Table 2 Pattern counts – Ideal , Busy Package and Dirty Packages ; columns “count” indicate the number of corresponding patterns, columns “C count” and “P count” indicate the number of C and P clusters involved in each identified pattern

Table 2 also shows the number of Busy Package and Dirty Packages patterns found in the subjects. Columns 3 and 5 count the actual instances of the corresponding patterns, i.e., the whole pattern is counted as one regardless of the number of participating clusters in it. The numbers in columns 4 and 6 correspond to the number of connected clusters in the respective instances. That is, for Busy Package it shows the number of C clusters connected to the P cluster, and in the case of Dirty Packages, it is the number of connected P clusters. We list all such connected cluster numbers in the case of oryx, which has more than one instance of this type.

It can be seen that there are relatively few discrepancy pattern instances in these two categories, and that the connected cluster numbers are relatively small as well. This suggests that the definitions of Busy Package and Dirty Packages might be too strict, because they require that there is a complete inclusion of the connected C clusters and P clusters, respectively. Cases when the corresponding pattern is present but there are some outliers will currently not be detected. This might be improved in the future by allowing a certain level of tolerance in the inclusion values on the CSG edges. For instance, by introducing a small threshold value below which the edge would be dropped, we would enable the detection of more patterns in these categories.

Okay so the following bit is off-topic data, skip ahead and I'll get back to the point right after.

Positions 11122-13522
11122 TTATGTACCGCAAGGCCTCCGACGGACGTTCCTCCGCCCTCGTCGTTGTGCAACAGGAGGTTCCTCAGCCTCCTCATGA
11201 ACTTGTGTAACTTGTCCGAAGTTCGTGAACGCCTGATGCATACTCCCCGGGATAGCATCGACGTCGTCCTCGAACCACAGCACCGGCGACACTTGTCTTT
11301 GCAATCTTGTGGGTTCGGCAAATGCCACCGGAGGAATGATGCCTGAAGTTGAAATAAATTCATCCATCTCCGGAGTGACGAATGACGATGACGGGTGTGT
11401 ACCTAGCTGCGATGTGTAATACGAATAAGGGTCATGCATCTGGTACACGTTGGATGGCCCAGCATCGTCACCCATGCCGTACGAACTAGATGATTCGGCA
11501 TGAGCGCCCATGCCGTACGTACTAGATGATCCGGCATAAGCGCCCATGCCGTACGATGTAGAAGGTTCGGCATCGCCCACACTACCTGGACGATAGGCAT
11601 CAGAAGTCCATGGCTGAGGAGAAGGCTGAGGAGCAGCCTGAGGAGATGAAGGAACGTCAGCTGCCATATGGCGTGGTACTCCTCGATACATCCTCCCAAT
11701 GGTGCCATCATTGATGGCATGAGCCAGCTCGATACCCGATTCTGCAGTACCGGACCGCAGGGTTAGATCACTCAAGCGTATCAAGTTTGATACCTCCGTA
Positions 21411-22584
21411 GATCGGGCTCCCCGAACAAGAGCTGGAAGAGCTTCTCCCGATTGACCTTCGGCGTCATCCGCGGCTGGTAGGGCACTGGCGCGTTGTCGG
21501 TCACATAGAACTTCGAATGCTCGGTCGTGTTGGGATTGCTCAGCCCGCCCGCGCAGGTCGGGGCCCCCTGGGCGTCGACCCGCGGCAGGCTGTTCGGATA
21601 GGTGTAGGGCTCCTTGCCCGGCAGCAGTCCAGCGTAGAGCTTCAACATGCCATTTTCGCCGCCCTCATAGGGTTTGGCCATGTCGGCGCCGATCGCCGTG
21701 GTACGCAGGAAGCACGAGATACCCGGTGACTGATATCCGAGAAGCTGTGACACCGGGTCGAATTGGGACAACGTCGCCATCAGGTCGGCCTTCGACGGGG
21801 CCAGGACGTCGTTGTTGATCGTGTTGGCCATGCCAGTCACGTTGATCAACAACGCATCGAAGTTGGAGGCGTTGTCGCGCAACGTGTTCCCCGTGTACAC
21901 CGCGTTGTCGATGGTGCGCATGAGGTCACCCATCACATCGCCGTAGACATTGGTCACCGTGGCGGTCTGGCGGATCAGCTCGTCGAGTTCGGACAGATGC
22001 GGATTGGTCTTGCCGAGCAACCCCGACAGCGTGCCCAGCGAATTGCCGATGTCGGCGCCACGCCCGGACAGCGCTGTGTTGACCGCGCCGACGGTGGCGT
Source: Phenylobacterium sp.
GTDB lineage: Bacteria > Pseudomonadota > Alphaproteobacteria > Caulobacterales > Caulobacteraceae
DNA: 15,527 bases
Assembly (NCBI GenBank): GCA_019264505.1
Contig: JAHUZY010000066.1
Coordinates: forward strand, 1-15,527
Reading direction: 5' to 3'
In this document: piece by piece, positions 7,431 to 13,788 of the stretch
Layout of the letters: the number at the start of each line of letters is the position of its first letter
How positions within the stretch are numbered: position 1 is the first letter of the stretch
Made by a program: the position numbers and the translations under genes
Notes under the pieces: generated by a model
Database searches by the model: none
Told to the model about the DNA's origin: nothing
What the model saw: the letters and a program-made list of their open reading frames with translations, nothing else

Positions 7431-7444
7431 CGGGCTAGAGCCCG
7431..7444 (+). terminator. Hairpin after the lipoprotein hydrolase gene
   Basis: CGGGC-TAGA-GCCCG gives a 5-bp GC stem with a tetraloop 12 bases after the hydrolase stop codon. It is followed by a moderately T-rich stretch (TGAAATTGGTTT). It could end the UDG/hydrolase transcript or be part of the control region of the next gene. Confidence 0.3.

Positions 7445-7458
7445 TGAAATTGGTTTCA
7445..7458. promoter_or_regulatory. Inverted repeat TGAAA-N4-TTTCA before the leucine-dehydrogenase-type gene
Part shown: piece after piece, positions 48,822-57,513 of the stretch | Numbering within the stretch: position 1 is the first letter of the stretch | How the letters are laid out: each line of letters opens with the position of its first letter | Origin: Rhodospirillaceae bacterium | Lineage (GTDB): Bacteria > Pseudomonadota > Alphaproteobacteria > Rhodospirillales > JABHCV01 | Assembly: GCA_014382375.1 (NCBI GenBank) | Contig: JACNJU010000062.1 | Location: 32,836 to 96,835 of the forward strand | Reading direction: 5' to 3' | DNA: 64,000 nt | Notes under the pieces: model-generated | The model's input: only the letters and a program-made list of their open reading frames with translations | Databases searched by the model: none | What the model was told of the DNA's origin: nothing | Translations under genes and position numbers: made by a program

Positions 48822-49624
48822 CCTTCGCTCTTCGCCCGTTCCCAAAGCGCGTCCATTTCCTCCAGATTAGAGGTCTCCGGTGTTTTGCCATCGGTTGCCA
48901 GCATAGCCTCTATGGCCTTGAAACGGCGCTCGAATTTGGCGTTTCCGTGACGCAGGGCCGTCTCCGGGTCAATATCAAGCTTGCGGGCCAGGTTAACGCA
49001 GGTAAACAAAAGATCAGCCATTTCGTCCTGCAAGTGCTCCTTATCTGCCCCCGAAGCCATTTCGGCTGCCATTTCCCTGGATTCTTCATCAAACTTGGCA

A significant finding was the set of five Busy Package instances for oryx, and this, together with the 9 Ideal patterns for this program, leaves only 13 and 15 clusters to be present in the corresponding Other categories.

Table 3 shows the number of different forms of Other discrepancy patterns found, but in this case each participating cluster is counted individually (in other words, each cluster is individually treated as one pattern instance). Clusters participating in the Other pattern instances are divided into two groups, P Other and C Other, consisting of the package and coverage cluster elements, respectively. Dirty Subfeature and Extractable Feature are the two specific subtypes of Other , and as explained, the former are subsets of P Other clusters, and the latter of C Other clusters.